In a dramatic reversal from its position three years ago, the Palo Alto City Council on Monday night (Dec. 19) adopted as the city's official position a call for termination of California's beleaguered high-speed-rail project.
With its 8-0 vote, the council took its most extreme stance to date against the project, which has been gradually galvanizing the community and disillusioning city officials since 2009. The new position, which the council voted to add to its guiding principles for high-speed rail, was prompted by the California High-Speed Rail Authority's recently released business plan, which showed the project's price tag more than doubling from what was presented to the voters three years ago. The project's completion date was also extended from 2020 to 2033.
The vote, while significant, is hardly surprising. The council had urged voters in 2008 to support high-speed rail but has gradually turned against the project as questions began to emerge about the rail line's design, ridership projections and funding plan. Last year, the council took a position of "no confidence" against the rail authority. It has also decided to join Menlo Park, Atherton and a coalition of nonprofit groups in a lawsuit that challenges the rail authority's environmental analysis.
The council's rail committee unanimously recommended earlier this month that the council go a step further and call for the project's termination, though members split over the exact wording the city should adopt to support this position. Committee Chair Larry Klein, who was absent Monday night, and Councilwoman Gail Price advocated for a short paragraph saying that the state should terminate the high-speed-rail project "since it's too expensive, has no credible funding plan, is based on deeply flawed and unreliable data." The paragraph also asserts that the project was brought before the voters in 2008 "on the basis of serious, material misrepresentations."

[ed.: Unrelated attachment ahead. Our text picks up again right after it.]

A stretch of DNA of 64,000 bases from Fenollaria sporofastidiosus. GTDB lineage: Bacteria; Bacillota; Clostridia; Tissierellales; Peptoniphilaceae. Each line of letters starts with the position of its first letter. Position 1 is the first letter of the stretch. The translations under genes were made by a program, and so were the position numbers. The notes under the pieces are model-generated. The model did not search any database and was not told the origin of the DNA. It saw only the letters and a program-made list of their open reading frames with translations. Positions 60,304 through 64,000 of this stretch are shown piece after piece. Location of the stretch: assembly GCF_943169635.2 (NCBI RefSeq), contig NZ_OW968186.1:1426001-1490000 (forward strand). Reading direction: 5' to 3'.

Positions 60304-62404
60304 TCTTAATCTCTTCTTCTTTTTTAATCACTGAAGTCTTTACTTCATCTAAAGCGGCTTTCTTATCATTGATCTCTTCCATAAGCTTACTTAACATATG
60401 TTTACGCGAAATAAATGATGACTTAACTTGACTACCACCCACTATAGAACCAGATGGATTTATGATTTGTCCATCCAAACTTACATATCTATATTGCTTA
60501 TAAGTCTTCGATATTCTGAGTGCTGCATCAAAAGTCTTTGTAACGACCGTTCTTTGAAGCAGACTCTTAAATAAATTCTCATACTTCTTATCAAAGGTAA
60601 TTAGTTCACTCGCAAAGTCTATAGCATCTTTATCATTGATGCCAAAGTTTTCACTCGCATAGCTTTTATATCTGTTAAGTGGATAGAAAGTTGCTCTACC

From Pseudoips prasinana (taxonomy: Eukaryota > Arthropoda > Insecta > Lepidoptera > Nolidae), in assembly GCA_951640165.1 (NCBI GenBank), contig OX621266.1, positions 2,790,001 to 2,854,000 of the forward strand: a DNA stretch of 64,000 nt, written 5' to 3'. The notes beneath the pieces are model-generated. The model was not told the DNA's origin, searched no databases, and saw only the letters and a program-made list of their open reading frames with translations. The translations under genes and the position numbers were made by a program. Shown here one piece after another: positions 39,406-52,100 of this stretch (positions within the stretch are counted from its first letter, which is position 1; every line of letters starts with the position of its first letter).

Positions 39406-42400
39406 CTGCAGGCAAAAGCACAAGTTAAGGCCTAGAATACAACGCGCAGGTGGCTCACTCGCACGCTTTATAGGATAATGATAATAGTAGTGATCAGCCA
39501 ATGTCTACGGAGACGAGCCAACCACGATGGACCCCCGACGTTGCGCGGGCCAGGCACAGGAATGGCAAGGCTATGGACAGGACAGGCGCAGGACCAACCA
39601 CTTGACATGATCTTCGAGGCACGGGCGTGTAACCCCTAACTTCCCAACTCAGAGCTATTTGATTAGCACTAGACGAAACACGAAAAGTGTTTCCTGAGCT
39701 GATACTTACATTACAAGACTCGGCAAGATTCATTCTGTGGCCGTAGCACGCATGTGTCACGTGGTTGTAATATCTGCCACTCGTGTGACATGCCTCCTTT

But the council on Monday chose a longer statement penned by Councilman Pat Burt and Councilwoman Nancy Shepherd. Though their statement, like Klein and Price's, called for the project's termination, it provides a fuller explanation for the city's opposition.
Shepherd said Monday that she still believes America needs high-speed rail. But she maintained that the project the council and city voters supported three years ago is no longer the one on the table.
In 2008, the rail authority had estimated that the cost for the San Francisco-to-Los Angeles line would be less than $40 billion. The business plan that the rail authority released last month showed the price tag climb to $98.5 billion.
"This particular project as it's going right now is not what I voted for in 2008," Shepherd said. "At this point in time, it's important that our community understand that it's not the same project."
The position adopted by the council states that the city "believes that the High Speed Rail project should be terminated" and that the project in its current form "fundamentally contradicts the measure presented to the voters under Proposition 1A in 2008." That vote, the council's statement asserts, relied on "grossly understated construction costs," "understated fares and overstated ridership" and a requirement that the new system would be operating without a government subsidy.